The Pied Flycatcher is one of Europe's best-studied species. The first detailed work on it was begun in the 1930s by German ornithologists, but it was Lars von Haartman's Finnish study that both established long-term research on the species and founded many of the central themes of modern ornithology. Soon after, in the late 1940s, Bruce Campbell set up an intensive project in southwest England, which also still runs to this day. Many other eminent ornithologists followed and in 1979 Arne Lundberg and Rauno Alatalo started their own work in Sweden, Finland and latterly the north of England. A Palaearctic migrant, the Pied Flycatcher is notable for its very variable male plumage and complex territorial and polygynous breeding system. They take readily to nest boxes and have provided excellent opportunities for the study of a wide range of biological problems. This broad review of the species provides not only a detailed biology of this fascinating little bird, but a commentary on many of the most interesting problems in bird behaviour and ecology. Illustrated by Tomas Part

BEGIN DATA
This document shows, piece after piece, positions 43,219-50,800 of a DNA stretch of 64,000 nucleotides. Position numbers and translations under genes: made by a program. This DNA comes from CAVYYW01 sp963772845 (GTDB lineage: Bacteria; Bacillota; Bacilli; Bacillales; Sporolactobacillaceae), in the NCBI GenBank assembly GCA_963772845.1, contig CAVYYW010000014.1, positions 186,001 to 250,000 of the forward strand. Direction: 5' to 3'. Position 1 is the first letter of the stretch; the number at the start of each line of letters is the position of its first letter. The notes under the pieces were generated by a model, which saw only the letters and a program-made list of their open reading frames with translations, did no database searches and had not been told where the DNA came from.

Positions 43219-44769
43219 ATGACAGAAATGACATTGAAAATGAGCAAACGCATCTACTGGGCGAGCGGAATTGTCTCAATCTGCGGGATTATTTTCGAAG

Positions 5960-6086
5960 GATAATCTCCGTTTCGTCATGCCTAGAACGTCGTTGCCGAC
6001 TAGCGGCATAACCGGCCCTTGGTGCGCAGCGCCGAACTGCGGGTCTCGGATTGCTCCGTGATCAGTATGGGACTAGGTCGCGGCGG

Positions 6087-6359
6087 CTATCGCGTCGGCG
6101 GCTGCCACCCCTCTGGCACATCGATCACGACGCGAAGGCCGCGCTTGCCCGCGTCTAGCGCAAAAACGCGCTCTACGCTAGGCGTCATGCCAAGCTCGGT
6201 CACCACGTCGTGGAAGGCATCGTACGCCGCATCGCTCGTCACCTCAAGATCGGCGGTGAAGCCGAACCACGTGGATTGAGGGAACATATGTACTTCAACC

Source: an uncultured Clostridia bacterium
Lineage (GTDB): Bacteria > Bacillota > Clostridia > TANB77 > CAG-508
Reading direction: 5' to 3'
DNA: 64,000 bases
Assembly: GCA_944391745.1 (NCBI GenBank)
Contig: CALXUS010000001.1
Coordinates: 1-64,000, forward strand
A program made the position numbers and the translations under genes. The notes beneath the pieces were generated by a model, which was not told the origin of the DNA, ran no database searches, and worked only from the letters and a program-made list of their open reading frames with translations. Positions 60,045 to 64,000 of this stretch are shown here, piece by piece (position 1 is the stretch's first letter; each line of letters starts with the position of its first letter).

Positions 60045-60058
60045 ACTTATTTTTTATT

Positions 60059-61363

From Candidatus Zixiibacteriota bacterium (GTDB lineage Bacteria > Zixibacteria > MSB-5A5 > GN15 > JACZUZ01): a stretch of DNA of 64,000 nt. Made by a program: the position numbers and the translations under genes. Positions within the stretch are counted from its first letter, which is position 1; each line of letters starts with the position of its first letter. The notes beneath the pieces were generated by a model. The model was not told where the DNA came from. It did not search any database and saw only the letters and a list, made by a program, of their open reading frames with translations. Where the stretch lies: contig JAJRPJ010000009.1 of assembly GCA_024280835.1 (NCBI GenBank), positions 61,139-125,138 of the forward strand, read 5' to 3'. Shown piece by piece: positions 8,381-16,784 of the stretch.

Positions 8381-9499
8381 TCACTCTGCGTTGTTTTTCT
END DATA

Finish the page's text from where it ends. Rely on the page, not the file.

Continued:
Digital reprint of a book originally published in 1992.
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